Government must deliver on its manifesto pledge for a fuel duty stabiliser as record high fuel duty rates put small businesses on knife-edge, the Federation of Small Businesses (FSB) said today.
As the increase in VAT to 20% hit on January 4, fuel duty also rose to a record high putting further pressure onto already hard-hit small firms’ cash-flow.
In opposition, the Conservative Party promised to put a fuel duty stabiliser – a mechanism to ensure an automatic freeze on fuel duty increases and a reduction in duty to match any increases in VAT revenues from higher pump prices – and the FSB is severely disappointed it has not delivered on this pledge.
The UK has the second highest diesel price in Europe, yet, on average a litre of diesel is made up of 51% product price and 49% tax, whereas in the UK the average is 38% product price and 62% tax.
In real terms, fuel duty will rise by 1% above inflation each year from April 2011 to April 2014. And the FSB is concerned small businesses will not be able to sustain such high prices.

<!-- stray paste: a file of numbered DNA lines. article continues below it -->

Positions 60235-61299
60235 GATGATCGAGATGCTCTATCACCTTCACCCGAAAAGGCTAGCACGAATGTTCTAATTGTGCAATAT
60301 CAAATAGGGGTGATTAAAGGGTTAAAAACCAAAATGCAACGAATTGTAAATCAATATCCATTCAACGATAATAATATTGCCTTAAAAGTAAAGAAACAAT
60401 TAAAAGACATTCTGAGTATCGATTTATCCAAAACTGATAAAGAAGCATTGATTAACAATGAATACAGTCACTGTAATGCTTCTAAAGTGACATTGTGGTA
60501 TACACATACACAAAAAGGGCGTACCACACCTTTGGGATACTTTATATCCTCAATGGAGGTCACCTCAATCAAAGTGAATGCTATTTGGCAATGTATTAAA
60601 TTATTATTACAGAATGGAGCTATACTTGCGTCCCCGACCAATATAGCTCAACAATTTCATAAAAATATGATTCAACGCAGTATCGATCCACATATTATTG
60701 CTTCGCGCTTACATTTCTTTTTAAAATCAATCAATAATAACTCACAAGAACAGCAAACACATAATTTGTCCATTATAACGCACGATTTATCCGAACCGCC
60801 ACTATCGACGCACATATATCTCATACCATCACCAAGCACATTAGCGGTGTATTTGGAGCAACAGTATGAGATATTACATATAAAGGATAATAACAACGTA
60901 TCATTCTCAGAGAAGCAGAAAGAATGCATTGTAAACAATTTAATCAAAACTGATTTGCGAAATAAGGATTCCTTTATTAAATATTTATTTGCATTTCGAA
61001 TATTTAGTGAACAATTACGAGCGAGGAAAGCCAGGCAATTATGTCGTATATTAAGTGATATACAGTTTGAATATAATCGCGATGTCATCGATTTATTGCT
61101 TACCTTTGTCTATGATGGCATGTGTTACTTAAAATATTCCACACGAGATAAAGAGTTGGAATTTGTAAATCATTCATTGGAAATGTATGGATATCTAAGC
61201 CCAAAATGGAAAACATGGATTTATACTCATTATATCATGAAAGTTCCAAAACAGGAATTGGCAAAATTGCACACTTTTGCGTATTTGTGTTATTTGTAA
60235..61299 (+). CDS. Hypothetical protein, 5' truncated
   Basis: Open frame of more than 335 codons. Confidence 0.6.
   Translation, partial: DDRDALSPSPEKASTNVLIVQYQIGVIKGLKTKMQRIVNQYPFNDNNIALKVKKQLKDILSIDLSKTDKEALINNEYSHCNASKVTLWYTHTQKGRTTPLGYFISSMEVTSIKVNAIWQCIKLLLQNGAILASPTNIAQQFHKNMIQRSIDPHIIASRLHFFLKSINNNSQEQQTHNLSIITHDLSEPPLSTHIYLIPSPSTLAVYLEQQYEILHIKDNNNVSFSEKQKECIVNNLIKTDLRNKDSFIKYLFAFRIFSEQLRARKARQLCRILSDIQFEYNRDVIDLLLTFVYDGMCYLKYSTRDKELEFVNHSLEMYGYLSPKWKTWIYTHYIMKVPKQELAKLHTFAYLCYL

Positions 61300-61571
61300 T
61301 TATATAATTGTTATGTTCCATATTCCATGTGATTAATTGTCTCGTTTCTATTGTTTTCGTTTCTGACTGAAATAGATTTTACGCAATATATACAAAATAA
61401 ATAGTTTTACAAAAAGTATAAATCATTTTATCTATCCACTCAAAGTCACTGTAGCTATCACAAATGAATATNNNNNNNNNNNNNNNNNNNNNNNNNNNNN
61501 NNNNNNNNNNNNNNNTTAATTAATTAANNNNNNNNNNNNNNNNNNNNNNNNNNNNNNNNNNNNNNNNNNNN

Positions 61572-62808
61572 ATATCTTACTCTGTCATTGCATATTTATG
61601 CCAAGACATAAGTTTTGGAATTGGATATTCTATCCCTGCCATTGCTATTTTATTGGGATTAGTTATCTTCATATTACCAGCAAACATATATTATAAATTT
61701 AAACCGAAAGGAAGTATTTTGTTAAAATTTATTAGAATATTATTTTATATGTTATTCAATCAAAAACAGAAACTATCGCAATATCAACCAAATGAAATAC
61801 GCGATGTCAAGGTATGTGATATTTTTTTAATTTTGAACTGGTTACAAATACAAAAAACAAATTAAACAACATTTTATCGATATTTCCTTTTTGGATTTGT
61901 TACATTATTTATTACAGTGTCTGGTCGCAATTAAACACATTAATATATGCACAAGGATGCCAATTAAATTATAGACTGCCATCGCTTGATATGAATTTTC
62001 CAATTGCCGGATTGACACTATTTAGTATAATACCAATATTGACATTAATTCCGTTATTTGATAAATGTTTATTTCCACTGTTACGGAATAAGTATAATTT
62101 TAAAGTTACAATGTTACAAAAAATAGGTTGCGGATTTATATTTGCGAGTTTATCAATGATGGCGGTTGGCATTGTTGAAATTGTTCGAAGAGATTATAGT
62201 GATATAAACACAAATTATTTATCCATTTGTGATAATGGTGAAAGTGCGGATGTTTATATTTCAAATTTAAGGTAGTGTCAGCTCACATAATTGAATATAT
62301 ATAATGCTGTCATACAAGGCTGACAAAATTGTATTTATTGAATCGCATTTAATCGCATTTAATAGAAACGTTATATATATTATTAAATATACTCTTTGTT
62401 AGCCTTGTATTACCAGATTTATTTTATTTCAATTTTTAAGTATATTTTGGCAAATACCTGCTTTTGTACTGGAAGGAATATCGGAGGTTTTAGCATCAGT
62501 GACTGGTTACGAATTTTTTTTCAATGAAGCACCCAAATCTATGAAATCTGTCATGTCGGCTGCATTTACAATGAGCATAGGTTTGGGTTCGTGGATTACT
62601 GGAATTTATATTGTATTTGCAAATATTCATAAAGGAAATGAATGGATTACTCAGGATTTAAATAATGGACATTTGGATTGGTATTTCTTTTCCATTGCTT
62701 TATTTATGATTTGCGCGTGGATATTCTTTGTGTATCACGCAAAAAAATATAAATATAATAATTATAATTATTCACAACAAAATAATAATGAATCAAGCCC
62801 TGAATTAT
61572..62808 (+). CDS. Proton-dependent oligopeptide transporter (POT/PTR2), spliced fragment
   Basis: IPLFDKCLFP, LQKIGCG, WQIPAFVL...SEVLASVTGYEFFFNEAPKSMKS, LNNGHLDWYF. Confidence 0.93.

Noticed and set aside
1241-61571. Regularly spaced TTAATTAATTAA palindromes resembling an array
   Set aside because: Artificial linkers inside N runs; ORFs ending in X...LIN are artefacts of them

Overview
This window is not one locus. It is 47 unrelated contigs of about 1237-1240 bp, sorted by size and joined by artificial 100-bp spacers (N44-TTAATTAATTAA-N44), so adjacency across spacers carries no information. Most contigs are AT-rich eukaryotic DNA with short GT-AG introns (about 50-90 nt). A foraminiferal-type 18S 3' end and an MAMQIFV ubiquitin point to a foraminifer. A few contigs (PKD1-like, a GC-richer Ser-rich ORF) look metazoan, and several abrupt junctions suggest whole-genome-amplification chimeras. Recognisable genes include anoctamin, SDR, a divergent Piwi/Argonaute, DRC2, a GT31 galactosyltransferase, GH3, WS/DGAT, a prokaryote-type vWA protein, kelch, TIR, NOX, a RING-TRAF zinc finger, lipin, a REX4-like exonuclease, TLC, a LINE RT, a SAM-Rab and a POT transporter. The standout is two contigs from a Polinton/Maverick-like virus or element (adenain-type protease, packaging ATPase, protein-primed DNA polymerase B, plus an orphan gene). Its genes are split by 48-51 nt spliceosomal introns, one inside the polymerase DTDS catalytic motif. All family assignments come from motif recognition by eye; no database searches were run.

The organisation is also concerned that the recent good news in the manufacturing sector could be hampered by the rise in fuel duty.
FSB Cornwall regional chairman, Kevin Oliver, said: “With the Cornish economy being substantially reliant upon the self employed and small business sector, many operating in rural settings, it is imperative that the Government carries through its promises on issues like the fuel duty stabiliser.
As a percentage of turnover, fuel costs are likely to be higher in Cornwall than in many other areas of the country and when the economy is still fragile, record fuel prices and the hike in VAT, threaten the local recovery.”